"I still get sad if I think about [D. Boon & the Minutemen]. It's a bad thing. I heard this stuff and I was like, 'Wow. No filler,'" he recalls. "But that We Jam Econo documentary—I started listening to the stuff again and I liked it. I wanted somehow to do it without it being stupid fucking Happy Days shit. I didn't want to be nostalgic or something."

Instead of writing on bass, as he normally would, Watt picked up a black Telecaster guitar Boon got in Kent, Ohio. He put together some demos, recruiting former labelmate Tom Watson (Slovenly, Red Krayola, Overpass) to play guitar and drummer Raul Morales (F.Y.P., Jag Offs), a veteran of the same San Pedro scene that spawned the Minutemen 30 years ago. Both have backed Watt on previous tours. Watt taught them their parts without letting them hear the songs. They cut the drums and guitar without hearing a note of bass or a word of lyrics until it had already been mixed.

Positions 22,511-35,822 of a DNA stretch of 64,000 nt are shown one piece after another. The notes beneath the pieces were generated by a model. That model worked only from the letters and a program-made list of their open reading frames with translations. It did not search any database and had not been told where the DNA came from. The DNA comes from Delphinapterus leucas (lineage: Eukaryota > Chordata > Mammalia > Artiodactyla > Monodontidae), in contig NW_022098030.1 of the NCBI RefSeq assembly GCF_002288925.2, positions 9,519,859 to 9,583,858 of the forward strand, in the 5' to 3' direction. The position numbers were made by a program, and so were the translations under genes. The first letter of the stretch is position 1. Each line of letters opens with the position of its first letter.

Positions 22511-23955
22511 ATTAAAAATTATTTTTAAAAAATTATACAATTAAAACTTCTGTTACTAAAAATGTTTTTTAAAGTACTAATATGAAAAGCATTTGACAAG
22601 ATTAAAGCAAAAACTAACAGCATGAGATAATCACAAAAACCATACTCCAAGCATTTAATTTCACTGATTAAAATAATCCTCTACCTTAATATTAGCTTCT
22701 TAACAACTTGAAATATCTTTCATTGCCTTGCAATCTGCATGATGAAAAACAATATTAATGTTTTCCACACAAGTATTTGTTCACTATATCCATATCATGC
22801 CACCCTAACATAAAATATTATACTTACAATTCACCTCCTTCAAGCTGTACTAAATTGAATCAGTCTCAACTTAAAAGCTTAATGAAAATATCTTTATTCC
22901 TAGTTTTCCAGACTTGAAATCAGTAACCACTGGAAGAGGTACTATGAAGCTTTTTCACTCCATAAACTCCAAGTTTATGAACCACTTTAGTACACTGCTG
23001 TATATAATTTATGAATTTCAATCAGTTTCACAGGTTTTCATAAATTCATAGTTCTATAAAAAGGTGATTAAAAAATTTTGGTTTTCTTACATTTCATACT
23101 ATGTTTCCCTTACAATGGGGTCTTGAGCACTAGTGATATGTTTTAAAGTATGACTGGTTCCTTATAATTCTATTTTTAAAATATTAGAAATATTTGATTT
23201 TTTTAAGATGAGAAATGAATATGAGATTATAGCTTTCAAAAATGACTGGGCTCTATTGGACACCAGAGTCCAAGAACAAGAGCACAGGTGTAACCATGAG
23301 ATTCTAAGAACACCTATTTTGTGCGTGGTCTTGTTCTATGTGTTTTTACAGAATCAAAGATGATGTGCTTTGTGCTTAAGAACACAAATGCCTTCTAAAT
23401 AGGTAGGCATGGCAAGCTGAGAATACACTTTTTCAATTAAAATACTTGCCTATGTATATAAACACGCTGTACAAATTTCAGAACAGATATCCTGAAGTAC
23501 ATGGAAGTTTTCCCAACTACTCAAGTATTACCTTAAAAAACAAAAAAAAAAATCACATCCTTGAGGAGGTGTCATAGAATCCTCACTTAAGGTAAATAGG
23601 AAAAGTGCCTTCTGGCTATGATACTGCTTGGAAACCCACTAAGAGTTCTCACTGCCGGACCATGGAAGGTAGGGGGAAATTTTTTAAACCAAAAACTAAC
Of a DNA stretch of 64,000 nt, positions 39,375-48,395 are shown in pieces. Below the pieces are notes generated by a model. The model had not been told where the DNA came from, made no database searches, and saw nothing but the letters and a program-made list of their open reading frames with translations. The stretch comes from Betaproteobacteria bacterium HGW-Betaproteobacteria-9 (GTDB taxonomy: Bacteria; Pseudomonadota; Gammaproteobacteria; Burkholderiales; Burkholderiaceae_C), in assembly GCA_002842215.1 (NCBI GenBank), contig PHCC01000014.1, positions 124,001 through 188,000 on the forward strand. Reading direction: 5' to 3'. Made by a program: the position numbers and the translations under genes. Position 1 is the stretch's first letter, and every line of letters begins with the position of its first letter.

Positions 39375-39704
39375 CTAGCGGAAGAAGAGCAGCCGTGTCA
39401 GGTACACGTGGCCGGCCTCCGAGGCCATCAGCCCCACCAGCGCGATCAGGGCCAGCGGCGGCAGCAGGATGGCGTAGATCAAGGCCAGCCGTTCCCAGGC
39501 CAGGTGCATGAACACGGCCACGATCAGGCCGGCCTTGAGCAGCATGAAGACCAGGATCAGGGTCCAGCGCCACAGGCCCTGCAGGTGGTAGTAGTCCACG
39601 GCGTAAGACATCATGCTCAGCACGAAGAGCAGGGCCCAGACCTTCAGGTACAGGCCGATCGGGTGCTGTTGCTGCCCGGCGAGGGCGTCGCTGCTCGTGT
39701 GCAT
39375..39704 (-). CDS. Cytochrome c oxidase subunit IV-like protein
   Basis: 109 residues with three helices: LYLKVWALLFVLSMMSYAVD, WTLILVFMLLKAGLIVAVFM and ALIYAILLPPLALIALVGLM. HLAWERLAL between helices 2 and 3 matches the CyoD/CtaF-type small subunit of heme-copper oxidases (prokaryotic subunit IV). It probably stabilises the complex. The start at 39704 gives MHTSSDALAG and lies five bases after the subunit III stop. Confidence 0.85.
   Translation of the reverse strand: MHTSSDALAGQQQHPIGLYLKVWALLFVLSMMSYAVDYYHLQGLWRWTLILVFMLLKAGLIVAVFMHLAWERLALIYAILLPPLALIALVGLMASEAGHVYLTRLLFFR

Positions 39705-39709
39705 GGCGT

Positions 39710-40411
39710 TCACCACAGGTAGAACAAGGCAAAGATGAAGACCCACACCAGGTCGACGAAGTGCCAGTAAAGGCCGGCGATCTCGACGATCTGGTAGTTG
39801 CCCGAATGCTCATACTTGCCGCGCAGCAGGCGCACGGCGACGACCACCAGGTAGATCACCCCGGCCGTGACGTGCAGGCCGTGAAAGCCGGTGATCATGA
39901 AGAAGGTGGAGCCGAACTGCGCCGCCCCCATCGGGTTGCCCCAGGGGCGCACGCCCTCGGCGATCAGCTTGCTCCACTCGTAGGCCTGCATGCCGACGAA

"I didn't want it to be too much Minutemen. Because I was using a lot of things from my past and I thought I should give respect to Georgie [Minuteman drummer George Hurley] and D. Boon, but I should also give respect to Tom and Raul because they're different guys," Watt says. "They share some similar things but still, they're not robots. Tom and Raul are both saints to learn from my palsied, lame abilities on guitar."

But the Minutemen weren't Watt's only inspiration for Hyphenated-Man. His prior two operas were thematically driven—by his father's life as a midshipman and Dante's Divine Comedy, respectively. This album's informed by the paintings of Hieronymus Bosch, especially his massive The Garden of Earthly Delights. Bosch's surreal, moralistic caricatures of humans—cadged together pieces of men, animals and objects—became the song titles, with their odd shapes and actions serving as metaphors for the way life and our personalities shape us. He even name-checks Kafka and Kierkegaard.